You can follow his work at the link provided or on Facebook: https://www.facebook.com/greg.smalley.9
About 366Weird movies:
Motto: Celebrating the cinematically surreal, bizarre, cult, oddball, fantastique, strange, psychedelic, and the just plain WEIRD!
Banner: The featured image on this post comes from 366Weird movies banner. The design was courtesy of Joe Badon Art.
(By Mada J. González, Journalist and Contributor at Alfred Eaker Site)
This is an excellent site for those movie lovers and fan critics. It is extremely well organised, easy to navigate, and it has a ton of resources.
Thruth be told, when I started working on this site with Alfred Eaker — so that we could make the contents more easily accessible to people–, I got part of my inspiration from 366Weird Movies sites. In fact, it may not look like it, but I even chose the same template, as it would give me a way of presenting the content of this site in a way that would make it stand out.
I love the way in which resources can be found at 366WeirdMovies; equally important, I value the disclaimers at the bottom relating to how people can reproduce their content, the kind of affiliate programs they are linked to, as well as the approachability they project, when they offer people an easy way to submit their work.
From the point of view of a journalist, that approach is gold. I am acutely aware, though, that users come to 366WeirdMovies page over and over again looking for insipiration, and they might not be aware as to why that is the case. I am sure people are drawn to their page because of all of the care and previous thought drawn into it to reorganise it and making it more accessible to people (As well as the valuable content posted).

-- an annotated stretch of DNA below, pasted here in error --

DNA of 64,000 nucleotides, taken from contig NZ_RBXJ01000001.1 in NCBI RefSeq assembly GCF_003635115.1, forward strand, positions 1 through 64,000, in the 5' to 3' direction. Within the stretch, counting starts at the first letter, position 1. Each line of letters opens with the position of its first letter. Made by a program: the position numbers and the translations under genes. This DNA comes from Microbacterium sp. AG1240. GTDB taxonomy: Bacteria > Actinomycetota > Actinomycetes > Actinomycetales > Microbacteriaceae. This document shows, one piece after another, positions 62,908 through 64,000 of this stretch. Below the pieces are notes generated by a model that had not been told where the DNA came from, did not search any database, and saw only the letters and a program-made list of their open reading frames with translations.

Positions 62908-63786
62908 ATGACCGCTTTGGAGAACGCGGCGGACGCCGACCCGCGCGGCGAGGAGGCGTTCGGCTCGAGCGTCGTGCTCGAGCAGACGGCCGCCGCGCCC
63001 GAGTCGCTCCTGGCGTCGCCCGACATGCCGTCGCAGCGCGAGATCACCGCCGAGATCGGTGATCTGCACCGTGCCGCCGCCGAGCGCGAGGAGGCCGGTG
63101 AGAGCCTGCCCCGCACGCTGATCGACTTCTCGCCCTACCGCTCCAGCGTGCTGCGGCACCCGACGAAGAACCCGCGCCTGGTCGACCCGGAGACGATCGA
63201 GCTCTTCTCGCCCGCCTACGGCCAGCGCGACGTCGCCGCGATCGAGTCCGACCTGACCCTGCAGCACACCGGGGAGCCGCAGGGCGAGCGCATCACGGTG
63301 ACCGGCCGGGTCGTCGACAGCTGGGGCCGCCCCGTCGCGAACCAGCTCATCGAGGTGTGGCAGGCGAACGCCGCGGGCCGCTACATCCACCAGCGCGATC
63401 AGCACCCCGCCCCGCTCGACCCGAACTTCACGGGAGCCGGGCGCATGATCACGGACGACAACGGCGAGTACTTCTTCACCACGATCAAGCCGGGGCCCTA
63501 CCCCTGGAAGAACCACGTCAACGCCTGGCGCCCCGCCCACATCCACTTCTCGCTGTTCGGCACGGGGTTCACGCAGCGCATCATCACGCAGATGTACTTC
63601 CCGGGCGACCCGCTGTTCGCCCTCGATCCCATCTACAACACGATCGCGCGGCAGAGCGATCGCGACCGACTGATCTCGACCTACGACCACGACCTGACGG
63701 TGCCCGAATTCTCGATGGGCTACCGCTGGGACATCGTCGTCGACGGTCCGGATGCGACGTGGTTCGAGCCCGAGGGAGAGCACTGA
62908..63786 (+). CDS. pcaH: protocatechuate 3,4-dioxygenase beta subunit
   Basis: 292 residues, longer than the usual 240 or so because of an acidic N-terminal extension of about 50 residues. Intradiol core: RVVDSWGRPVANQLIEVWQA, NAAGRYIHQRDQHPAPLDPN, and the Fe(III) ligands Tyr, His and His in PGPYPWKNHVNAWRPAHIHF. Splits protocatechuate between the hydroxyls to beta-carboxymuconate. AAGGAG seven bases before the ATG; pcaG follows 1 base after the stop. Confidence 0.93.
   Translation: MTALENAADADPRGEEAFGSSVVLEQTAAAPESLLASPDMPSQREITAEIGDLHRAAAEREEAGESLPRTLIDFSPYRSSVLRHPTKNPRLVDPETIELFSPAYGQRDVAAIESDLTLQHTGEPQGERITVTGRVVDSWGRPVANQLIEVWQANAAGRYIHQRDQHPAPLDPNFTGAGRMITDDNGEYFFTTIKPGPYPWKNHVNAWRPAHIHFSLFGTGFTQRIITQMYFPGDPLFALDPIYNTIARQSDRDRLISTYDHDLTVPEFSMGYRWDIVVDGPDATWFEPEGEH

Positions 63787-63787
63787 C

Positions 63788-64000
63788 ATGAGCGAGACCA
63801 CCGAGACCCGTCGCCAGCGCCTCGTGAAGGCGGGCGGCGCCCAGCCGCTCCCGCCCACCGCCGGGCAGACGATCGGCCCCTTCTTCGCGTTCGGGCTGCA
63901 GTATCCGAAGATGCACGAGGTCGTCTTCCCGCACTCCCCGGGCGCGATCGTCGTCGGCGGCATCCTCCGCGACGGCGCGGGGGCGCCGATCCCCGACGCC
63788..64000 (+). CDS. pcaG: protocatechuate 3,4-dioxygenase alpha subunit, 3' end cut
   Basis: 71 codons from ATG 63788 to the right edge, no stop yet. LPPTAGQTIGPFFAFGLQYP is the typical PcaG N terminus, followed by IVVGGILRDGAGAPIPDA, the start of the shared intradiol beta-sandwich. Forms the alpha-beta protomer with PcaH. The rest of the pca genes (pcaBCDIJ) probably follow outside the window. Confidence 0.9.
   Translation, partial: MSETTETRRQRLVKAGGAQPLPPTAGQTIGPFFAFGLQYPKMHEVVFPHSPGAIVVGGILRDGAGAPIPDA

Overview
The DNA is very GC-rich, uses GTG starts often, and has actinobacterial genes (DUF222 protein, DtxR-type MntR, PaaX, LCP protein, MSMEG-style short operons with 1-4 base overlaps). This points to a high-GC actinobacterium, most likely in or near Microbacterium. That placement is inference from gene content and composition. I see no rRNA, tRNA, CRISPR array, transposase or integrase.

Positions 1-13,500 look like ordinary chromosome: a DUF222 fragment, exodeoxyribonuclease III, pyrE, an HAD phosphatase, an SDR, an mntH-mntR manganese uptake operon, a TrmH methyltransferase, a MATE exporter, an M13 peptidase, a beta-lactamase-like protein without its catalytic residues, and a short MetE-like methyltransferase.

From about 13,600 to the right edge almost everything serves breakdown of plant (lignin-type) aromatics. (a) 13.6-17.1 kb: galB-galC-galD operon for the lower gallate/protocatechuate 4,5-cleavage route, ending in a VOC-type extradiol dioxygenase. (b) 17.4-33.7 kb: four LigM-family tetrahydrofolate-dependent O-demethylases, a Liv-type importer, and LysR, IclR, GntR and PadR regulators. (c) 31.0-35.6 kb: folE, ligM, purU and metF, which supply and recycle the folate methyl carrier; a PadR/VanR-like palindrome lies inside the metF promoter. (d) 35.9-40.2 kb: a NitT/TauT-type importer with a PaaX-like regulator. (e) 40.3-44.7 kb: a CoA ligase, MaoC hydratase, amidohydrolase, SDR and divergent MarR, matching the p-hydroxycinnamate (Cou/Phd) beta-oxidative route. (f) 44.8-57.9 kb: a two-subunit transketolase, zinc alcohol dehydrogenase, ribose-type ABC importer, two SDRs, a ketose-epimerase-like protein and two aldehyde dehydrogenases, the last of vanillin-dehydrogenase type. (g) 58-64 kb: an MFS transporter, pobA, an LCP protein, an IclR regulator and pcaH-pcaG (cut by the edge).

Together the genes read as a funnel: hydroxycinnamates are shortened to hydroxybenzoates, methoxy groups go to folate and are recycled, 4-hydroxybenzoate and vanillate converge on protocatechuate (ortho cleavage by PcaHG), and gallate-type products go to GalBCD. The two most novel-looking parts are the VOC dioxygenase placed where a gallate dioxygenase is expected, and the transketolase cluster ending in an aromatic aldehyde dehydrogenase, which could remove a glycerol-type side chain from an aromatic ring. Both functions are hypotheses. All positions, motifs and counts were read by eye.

I only have good things to say about Greg J. Smalley and his work. No wonder he introduced himsel as an encyclopediast. One day, I will get there with this site and other endevaours of mine. Until then, I cannot praise his site high enough. But don’t take my word for it. Judge by yourselves. Visit 366WeirdMovies, and have a look at the year books they produce for all of us to enjoy cinema.
You can have a look at any of these yearbooks for free. There are plenty more at 366WeirdMovies site. We are sure you will find something interesting in them. Look inside this one, and get ready to be inspired…
About Alfred Eaker:
Alfred Eaker is a prolific fine arts painter and muralist, an award-winning filmmaker and film critic, and a traditionally-published author. Following on the success of his debut novel, “Brother Cobweb,” Eaker is currently collaborating with Todd M. Coe on the related Graphic novel: “The Brother Cobweb Chronicles.” It will be available in the spring 2021. The audiobook version of Brother Cobweb is also being produced, and will soon be released too.
As an inquisitive American artist, he has always been deeply engaged in social, religious, and political climates. Eaker is currently working on a mural painting entitled “Elvis: An American Hymn.” Through it, Eaker is trying to bring affirming answers to issues of race, integration and hope so desperately needed at this moment in America.
Look inside “Brother Cobweb,” the Novel
“Brother Cobweb” is now available through Open Books Press, Amazon, Barnes and Noble, and all major bookshops and distributors. If you want to understand America today, travel back in time 50 years and witness firsthand the American Religious Right, not as they present themselves, but as they truly are…